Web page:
Working with raw video data in C# with DirectShow
October 19, 2013
Too many questions arising on different forums and emails I see revolve around
one theme: how do I access actual video data in a DirectShow app? People want to
save images from their web cams, draw something in the video, analyse it, etc.
But in DirectShow direct work with raw data is encapsulated and hidden inside filters,
the building blocks out of which we build DirectShow graphs. So when dealing with DirectShow
we've got a bunch of filters on our hands and we tell them what to do but we don't
get the actual raw bytes of audio/video data, hence multiple questions, because there
isn't always a suitable filter that does exactly what you need. In some cases we're forced
to create our own filter, but that may be rather complicated and tedious. However many
cases can be solved by using one standard filter which is part of DirectShow itself:
Here's an example of using it to implement a video effect and apply it to a stream of video
from a web camera.
This short tutorial will basically repeat my previous post but this time we'll use C#
instead of C++.
Accessing raw video data in DirectShow
October 18, 2013
In DirectShow one makes multimedia apps by building graphs where nodes (called filters)
process the data (capture or read, convert, compress, write etc.) and graph's edges are streams
of multimedia samples (video frames, chunks of audio, etc.). All the work with raw data
takes place inside the filters, and the host application usually doesn't deal with video/audio
data directly, it only arranges the filters in a graph telling them what to do. This is fine
for some typical tasks when you've got all necessary filters, but sometimes there is no ready
made filter for your task and then you need to create your own filter which may be rather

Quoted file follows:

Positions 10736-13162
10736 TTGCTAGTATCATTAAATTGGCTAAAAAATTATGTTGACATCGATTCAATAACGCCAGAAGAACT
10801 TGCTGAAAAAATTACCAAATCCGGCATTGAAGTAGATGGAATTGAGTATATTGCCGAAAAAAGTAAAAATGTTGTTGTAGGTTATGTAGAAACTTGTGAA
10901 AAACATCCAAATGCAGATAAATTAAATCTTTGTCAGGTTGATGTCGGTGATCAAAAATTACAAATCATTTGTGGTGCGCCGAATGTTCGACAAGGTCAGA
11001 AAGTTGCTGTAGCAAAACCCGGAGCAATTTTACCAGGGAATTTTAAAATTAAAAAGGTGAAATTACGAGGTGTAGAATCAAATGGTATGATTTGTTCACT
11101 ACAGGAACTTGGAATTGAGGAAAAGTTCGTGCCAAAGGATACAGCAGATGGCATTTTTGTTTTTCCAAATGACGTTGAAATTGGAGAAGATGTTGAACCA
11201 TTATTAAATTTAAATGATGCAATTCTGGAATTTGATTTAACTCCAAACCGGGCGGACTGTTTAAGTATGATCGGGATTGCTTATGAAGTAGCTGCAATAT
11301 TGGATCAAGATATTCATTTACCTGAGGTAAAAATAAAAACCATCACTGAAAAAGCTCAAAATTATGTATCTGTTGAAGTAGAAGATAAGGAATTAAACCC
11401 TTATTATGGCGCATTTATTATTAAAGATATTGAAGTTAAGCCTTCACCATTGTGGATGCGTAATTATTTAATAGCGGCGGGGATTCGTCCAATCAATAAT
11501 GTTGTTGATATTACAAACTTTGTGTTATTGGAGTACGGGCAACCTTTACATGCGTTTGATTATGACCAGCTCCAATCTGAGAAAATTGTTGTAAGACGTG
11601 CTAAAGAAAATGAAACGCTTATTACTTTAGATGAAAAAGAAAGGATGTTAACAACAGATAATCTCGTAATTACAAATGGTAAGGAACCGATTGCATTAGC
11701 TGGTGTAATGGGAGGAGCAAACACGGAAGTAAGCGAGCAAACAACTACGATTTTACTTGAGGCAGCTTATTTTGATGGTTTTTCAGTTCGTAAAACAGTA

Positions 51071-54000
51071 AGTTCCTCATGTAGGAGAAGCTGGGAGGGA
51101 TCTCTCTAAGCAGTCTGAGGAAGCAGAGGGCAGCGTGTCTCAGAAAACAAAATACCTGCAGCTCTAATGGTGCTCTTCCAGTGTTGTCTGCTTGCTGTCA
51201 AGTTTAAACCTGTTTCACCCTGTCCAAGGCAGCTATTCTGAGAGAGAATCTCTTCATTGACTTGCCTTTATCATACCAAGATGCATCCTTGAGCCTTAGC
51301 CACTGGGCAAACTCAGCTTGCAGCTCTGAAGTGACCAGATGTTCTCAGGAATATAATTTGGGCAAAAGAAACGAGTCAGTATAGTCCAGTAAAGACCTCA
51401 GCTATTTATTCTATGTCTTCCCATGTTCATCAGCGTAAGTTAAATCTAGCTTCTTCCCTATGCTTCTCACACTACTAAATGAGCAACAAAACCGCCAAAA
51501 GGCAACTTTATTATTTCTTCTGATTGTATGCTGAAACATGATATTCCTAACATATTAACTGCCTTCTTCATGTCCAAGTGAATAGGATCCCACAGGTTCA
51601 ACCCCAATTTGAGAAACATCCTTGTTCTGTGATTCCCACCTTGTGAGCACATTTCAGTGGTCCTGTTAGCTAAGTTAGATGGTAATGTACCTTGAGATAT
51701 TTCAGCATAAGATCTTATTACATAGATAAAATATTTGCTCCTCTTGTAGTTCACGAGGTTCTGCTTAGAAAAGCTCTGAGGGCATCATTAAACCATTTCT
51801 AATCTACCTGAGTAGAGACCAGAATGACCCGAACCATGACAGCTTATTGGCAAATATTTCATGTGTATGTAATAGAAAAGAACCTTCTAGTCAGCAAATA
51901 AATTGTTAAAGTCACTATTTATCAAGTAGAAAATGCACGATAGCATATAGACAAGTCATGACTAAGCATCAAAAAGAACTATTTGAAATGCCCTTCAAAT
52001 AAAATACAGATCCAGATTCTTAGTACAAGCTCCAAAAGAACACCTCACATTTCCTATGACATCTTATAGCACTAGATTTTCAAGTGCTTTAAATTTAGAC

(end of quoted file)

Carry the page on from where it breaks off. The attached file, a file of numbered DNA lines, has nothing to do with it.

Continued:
tedious and complicated. However there are many cases when you only want to peek at the data,
analyse or save some part of it, you don't want a transform that changes media type, so making
your own filter is an overkill. There is a nice standard filter in DirectShow which can
give you access to raw video data (let's stick with just video for now) without creating
your own filters, it's called
MSDN says it's deprecated, but this filter is still available in all versions of Windows
including Windows 8. Even if it goes away some time in the future, recreating it will be very
easy, so your program will not need to change.
In this little tutorial I'll show how to make a small DirectShow app in C++ which takes video
stream from USB camera, applies a simple video effect (accessing raw video data) and shows it
on screen. The idea is simple: make a graph where video stream flows from the camera through
sample grabber to a video renderer. Each time a frame passes the sample grabber it calls my
callback where I manipulate with raw video data before it's sent down the stream for
Status report and plans
September 21, 2013
It's been a while since last Video Enhancer version was released. It's time to